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Tips for smallmouth bass fishing

in Ontario, Canada

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Smallmouth bass can be found in Ontario's Great Lakes, the glacial lakes of the Canadian Shield, and in many rivers, creeks, and lakes in this beautiful Canadian province.

The largemouth bass is commonly found in warmer bodies of water with shallow cover, usually comprised of fallen timber and weeds or stone outcrops. Some of the lakes with mixed habitats result in the largemouth region intersecting and co-mingling with that of smallmouth, making for various fishing opportunities.

In Ontario, smallmouth bass fishing is usually optimized in more open water. You can utilize light to medium-action six to ten-pound test lines and usually a six-foot spinning rod. The fly fisherman will also find smallmouth bass eager to attack top-water poppers or minnow-shaped ribbons in a shallow water setting.

During the Canadian summer, deep underwater points, submerged islands, rocky shoals, and weed bed edges are the prime locations to snag these agile and spectacular fighting species of bass.
Ontario smallmouth bass fishing is somewhat unique compared to other bass fishing settings. In the rugged Northern Ontario lakes and rivers where some of the best medal smallmouth bass fishing can be experienced, smallmouths favor the unsteady clear lakes with little plant life and congregate in shoreline rocks and points. But don't limit your fishing to the shoreline, as some prize catches can be had in the deeper water.

To experience the tremendous remote areas, you can charter with Wilderness Air and fly into your exclusive lake. You can bunk in a deluxe outpost cabin, which is very well maintained and comfortable. Wilderness Air charters are one of the best ways to experience the Ontario smallmouth bass fishing challenge!

Smallmouth bass derived their name from the anatomical fact that the rear end of the lower jaw does not extend past the eye, while the lower part of the jaw of a largemouth does. A low notch linking the dorsal fins to the body resembles a series of dark, broken bars.

The smallmouth bass typically matures between the ages of roughly two and four years and often has a life span of over ten years. On a light line, the Ontario smallmouth bass is a fierce competitor and, pound for pound, one of the best battles in Canadian angling. First-time bass fishermen are always shocked by the dramatic and frequent jumps coupled with the powerful ability to dive quickly to great depths. That's how bass fishing becomes a habit and compulsion that is hard to give up and why bass fishermen keep migrating back to Ontario for return visits. After battling one of these determined creatures, the average fisherman is always surprised to find that the average length for a smallmouth ranges between only ten and about twenty inches. The Canadian record for the biggest smallmouth bass caught in Ontario is a little over ten pounds.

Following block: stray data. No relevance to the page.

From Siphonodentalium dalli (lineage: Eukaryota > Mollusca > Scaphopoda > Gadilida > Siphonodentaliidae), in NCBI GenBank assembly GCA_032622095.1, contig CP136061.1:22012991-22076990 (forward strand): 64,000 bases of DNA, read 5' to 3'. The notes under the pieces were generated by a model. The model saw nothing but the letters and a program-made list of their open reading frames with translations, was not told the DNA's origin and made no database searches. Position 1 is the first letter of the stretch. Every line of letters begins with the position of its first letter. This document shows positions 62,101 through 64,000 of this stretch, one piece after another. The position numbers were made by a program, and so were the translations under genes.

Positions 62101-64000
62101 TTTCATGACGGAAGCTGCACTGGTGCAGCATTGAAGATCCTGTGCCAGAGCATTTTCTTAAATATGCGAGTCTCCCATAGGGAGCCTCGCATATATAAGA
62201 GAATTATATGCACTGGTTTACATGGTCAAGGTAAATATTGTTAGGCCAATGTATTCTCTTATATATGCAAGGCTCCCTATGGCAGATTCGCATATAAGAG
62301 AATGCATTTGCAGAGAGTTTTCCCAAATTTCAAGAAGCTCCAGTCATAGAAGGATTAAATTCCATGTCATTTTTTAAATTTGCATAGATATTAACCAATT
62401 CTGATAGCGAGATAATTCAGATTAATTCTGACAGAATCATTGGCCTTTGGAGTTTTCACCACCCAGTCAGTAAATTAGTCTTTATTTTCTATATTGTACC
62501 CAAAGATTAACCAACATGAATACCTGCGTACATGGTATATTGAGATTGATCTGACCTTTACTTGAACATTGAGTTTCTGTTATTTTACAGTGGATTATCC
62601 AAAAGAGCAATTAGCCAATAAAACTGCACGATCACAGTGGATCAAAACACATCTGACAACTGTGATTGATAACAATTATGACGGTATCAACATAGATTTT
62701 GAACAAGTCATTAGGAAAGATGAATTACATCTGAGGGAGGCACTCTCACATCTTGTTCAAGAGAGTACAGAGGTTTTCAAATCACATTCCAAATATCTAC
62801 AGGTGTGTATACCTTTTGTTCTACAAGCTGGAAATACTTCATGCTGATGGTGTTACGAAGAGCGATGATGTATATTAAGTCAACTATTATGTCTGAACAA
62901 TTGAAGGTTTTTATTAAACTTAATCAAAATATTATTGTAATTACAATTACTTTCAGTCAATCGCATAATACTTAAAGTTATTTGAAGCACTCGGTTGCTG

Regarding the better lures to use, crawling spinnerbaits or retrieving shallow-running crankbaits along the sub-merged weed patches are very effective. Both species of bass found in deeper water are attracted to diving crankbaits. Largemouth techniques employed in most other locations are also effective in Ontario. Tactics vary from flip-and-pitch styles used in the shallow weed beds, docks, and stumps, to the exciting top-water stroke on jerk baits, poppers, and hovering plastic worms.

If you have never fished for smallmouth in Ontario, there are a few points to remember.

Remember that Ontario smallmouth bass fishing differs slightly from the largemouth bass experience. If you are used to fishing largemouth primarily in weed beds, you will find the smallmouth bass would rather hide out where the rock ledges drop suddenly. The popular baits are crawfish, minnow, leeches, and hellgrammites. You will likely succeed using anything resembling a minnow, such as plastic worms or flag flies.

Also, when fishing for Ontario smallmouth bass, you will usually find schools of fish about the same size, so if you are not satisfied with the size of fish taken from a given location, you should probably move on to a new spot. If you are releasing live bait from your boat, use as many lines as is permissible.

The season from the middle of June through to the fall is the best time to plan your trip to Ontario. In the early part of the season, the smallmouths are often found on the shallower beds, and by fall, they are found in the 10 to 20-foot more bottomless glasses of water. You should group rattletraps, cranks, and jigs at that time and float a marker buoy to mark the school area.

Try it once, and I guarantee you will be telling your friends and planning a return trip next season to Ontario, Canada.







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